Impressively, First Class doesn't really suffer from either of these issues. Where it does fall down is in its affliction with what I term Star Trek Reboot syndrome, after the last movie in that series. This kind of prequel is largely sold on the promise that 'this is the story of how the characters came to be the people you already know and care about.' The thing about the last Star Trek movie is that it was nothing of the sort. It was actually the story of how the characters came to be subtly different people from the ones we know and care about, living in an alternate universe. The thread connecting the original series and the prequel was not intact.
X-Men: First Class doesn't go out of its way to obliterate the original continuity with a massive time paradox like Star Trek did, but it's still very clear to anyone paying close attention that this movie is not set in the same history as the others–the chronology of certain key events alluded to in the original series has been altered. (This breaking-of-continuity is the thing I referred to at the beginning of the review.) You may dismiss this as just geekish pedantry, but surely the whole point of this kind of movie is to respect the original story? Part of the power of this film comes from seeing the characters and knowing how they're going to end up, but given that the film seems to regard the destinies predicted elsewhere as being mutable, we don't know for sure that this is really what's going to happen. In which case, isn't it just cashing in on our investment?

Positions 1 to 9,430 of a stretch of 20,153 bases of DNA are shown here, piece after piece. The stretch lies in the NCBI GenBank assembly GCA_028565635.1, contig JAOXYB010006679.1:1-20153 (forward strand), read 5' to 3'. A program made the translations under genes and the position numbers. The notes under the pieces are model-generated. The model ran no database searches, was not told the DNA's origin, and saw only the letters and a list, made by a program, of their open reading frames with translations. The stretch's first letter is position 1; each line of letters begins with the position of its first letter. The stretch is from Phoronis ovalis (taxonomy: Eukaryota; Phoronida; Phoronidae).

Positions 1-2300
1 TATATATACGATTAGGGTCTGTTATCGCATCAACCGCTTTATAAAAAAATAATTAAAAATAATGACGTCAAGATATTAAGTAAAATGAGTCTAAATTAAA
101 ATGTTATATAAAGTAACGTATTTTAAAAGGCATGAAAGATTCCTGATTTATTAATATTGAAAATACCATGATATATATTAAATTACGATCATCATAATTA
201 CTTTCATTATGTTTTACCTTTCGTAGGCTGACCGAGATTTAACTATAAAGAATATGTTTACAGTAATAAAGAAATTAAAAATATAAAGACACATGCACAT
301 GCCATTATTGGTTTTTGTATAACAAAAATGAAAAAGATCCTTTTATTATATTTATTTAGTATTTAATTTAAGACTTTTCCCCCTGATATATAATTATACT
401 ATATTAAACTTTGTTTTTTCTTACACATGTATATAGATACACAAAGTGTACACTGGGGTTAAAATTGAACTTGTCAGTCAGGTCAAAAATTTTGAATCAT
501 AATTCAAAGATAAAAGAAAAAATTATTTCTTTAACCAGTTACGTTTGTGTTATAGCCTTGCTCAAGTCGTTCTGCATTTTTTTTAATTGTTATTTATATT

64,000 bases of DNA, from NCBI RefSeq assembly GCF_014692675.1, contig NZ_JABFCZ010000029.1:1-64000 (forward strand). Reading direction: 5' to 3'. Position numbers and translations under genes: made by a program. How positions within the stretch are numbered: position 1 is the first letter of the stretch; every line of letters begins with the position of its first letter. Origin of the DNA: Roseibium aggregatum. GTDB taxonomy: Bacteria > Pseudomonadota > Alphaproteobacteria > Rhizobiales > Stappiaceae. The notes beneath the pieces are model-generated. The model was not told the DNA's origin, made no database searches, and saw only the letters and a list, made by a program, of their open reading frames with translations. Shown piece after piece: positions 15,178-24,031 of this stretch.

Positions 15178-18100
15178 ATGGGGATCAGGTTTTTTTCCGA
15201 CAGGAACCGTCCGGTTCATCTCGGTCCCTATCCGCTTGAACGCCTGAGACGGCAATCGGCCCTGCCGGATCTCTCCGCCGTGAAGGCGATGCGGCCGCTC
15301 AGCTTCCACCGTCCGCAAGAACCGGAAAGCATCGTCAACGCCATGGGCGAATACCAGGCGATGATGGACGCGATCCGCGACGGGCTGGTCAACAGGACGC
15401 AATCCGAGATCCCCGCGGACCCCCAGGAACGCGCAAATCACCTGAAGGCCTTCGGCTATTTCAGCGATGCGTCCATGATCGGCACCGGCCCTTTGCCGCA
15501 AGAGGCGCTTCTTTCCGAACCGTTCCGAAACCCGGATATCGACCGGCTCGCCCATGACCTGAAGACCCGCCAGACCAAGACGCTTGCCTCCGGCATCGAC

Let me be clear: this in no way spoils the movie as a piece of crowdpleasing blockbuster entertainment, and most people probably won't care about it one iota. But for some of the series' biggest fans (and I wouldn't even necessarily include myself in that number) this may well colour their perceptions and enjoyment of the film.
I'm also half-minded to say something about the way the film turns the Cuban missile crisis, one of the key events of recent history, into not much more than the backdrop to a superhero fight. All right, I have seen much more tasteless things on screen, but even so. It's not even as if there's some subtextual link between the crisis and the story on screen: the film doesn't really use being a mutant as a metaphor for anything, except in the most general and woolly of ways. Magneto alludes darkly to the Holocaust at one point, but the film sensibly backs away from exploring this angle (so they're not completely insensitive to the weight of history).